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View Full Version : Buffer or grinder? whats the difference?



Mike Bell
06-07-2013, 08:53 PM
I got a deal on a big arse Baldor. All I saw was Baldor and 1.5 HP and 1800rpm, and I got it for almost nothing, literally.


Problem is, its a grinder. It has grinding stones on it and the short shaft with the guards and work light sockets. I just figured I could buy the long buffer shaft and swap it out. Seemed like a good idea.

I go to the Baldor web site and the model #1021 is listed as a grinder. And don't see any long shafts to swap it to.

Whats the difference between the buffer and grinder? Its has the HP and the rpm I need for buffing, just not the long shaft to give me more room to move around on the wheel and parts.

Any ideas or thoughts on using a grinder as a buffer or are the they same thing just different?

Peter.
06-07-2013, 09:16 PM
You can buy the spiral ended shafts quite readily - so long as they do one with the thread your grinder has. I also saw someone who had turned up a shaft extension and bolted the mop to the end of that with a couple of cheek-plates.

lakeside53
06-08-2013, 01:31 AM
I have a Baldor 1021 and a buffer (I forget the model). The grinder has shorter shafts and wheel guards. The buffer has longer shafts and no guards. RPM is the same.

You can use the grinder as a buffer. Make up shaft extensions if you need more room, but you will also need to make new bearing caps if you remove the cast guard.

Jpfalt
06-08-2013, 01:57 PM
The difference between buffers and grinders is fairly simple. The buffer uses a cloth or felt wheel that catches things like rings and watches and tears them off including all the tendons up to the elbow and then whips you with the free end of the tendons.

A grinding just blows up and ventilates you with big chunks of ceramic.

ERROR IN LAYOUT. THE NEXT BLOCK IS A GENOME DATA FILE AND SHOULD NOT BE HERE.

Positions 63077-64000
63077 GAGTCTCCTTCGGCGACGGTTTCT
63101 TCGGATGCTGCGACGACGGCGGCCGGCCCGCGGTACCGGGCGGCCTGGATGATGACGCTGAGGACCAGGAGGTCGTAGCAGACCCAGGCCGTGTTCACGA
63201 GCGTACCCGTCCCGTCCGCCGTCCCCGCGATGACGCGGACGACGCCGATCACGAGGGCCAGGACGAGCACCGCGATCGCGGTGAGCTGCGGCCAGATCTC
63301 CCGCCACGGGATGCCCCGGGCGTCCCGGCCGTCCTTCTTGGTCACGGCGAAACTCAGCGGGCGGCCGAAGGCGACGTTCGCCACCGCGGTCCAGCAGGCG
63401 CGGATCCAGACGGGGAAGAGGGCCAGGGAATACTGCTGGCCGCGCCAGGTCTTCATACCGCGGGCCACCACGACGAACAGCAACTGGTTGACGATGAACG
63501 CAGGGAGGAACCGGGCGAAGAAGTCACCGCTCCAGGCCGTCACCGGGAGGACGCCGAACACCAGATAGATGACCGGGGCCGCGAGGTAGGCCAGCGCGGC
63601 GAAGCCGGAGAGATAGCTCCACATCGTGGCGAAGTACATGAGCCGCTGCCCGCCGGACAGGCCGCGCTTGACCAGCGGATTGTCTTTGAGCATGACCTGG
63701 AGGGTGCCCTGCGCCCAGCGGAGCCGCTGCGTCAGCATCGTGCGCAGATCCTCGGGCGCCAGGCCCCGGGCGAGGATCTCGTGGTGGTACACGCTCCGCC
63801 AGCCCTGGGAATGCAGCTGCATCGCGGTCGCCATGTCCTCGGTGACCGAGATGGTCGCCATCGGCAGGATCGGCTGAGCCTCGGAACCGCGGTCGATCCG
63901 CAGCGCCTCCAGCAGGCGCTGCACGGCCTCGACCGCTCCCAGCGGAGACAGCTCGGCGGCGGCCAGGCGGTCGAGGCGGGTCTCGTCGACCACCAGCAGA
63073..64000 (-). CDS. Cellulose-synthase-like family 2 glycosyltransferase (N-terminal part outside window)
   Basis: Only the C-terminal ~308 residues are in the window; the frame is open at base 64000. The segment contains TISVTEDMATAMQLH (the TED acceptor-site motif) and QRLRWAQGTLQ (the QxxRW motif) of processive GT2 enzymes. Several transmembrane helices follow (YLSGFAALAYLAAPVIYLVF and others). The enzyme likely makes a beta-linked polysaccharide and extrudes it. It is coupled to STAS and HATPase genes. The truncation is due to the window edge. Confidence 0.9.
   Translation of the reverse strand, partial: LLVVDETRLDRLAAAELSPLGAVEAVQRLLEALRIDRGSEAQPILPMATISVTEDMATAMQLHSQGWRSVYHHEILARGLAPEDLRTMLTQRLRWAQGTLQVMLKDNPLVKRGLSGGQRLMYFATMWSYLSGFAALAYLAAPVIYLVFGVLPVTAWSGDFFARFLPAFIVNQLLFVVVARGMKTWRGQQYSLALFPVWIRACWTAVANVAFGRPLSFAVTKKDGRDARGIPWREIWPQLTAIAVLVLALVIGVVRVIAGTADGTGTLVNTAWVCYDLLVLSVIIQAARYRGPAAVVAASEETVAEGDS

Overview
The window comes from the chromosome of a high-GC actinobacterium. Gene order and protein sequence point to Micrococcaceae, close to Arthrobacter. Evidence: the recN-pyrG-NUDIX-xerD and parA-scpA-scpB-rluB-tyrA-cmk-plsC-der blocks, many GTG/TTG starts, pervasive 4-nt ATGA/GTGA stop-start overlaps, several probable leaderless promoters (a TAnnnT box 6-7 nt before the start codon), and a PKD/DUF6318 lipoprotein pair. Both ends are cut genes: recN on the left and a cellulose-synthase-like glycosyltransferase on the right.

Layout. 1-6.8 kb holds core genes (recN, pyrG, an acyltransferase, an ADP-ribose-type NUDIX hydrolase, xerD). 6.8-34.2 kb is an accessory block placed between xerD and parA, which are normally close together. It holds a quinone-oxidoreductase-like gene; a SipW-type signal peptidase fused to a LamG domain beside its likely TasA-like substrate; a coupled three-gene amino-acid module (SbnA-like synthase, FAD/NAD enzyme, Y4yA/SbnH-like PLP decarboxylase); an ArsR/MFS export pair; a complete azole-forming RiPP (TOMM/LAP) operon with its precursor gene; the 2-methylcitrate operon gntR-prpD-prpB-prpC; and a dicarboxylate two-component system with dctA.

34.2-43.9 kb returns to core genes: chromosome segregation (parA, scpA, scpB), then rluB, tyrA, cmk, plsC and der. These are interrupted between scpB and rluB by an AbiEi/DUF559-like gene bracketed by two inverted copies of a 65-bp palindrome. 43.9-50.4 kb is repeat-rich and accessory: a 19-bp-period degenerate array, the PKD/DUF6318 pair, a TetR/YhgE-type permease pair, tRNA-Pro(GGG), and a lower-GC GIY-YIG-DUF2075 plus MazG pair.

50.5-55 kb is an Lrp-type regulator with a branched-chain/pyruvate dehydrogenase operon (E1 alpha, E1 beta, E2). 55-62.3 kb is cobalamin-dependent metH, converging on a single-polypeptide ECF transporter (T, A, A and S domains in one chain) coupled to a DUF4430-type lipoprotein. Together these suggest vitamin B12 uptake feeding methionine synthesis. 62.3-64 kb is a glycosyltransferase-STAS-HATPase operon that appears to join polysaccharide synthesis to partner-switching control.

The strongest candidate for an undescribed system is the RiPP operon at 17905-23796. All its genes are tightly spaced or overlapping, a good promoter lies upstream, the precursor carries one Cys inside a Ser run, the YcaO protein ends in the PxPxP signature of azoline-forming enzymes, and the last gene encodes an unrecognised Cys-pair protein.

Otherwise they are pretty much interchangeable.

customcutter
06-08-2013, 02:08 PM
The difference between buffers and grinders is fairly simple. The buffer uses a cloth or felt wheel that catches things like rings and watches and tears them off including all the tendons up to the elbow and then whips you with the free end of the tendons.

A grinding just blows up and ventilates you with big chunks of ceramic.

Otherwise they are pretty much interchangeable.

Yes, of everything in my shop I used to fear the buffer the most. I used to make a few custom knives, and I once had a titanium liner lock folder with mother of pearl scales snatched out of my hands while trying to do the final polish. Amazingly the knife hit the concrete floor bounced about 3 feet up the wall and when I picked it up didn't have a scratch on it any where. I was expecting both scales to be shattered. The good Lord was looking out for me that day.

CC

thaiguzzi
06-09-2013, 02:57 AM
You can get "pigtails", which are the course threaded shafts which polishing mops screw onto, L/H and R/H thread, with a grub screw and straight internal bore for bolting straight onto a grinder spindle. I have one on my Creusen linisher/grinder which is now a linisher/polisher. Check out the usual supplier/suspects. I also think 1800 rpm is a bit slow for polishing, 3000 rpm is better, most industrial polishers are 2800-3000 rpm.

ptjw7uk
06-09-2013, 03:07 AM
If the speed is to slow get larger mops, its surface speed that does the polishing!!
peter

KJ1I
06-10-2013, 01:54 AM
To expand on the previous, grinders have short shafts and buffers have long shafts. Grinding (with a bench grinder) is normally limited to shaping and/or sharpening tools. Think cutting tools, chisels, and the like. The point is there is a fairly small contact area with the wheel. The long shaft on the buffer allows large areas or long parts to be moved around the buffing wheel. I would be comfortable putting buffing wheels on a grinder, the only problem would be the limited work area. If that's okay for the type of work you're doing, no problem. However, I would not put grinding wheels out on the ends of a buffer's shaft.

thaiguzzi
06-10-2013, 05:13 AM
If the speed is to slow get larger mops, its surface speed that does the polishing!!
peter

larger mops need larger hp too. i can stop an 8" mop on a 3/4 hp polisher. You cannot even slow down a 3-5 hp polisher with a 10" mop. Believe me, polishing metal for a living is not the nicest job in the world. Having said that, if you are good at it, you can earn good money. I was involved in the metal polishing trade for 15 years in the UK.
Mike.

vpt
06-10-2013, 08:53 AM
I pulled all the shields of my baldor on the pedestal and use it as a buffer. It has somewhat surprisingly long shafts for a metal grinder and works great for all the polishing I ever needed to do.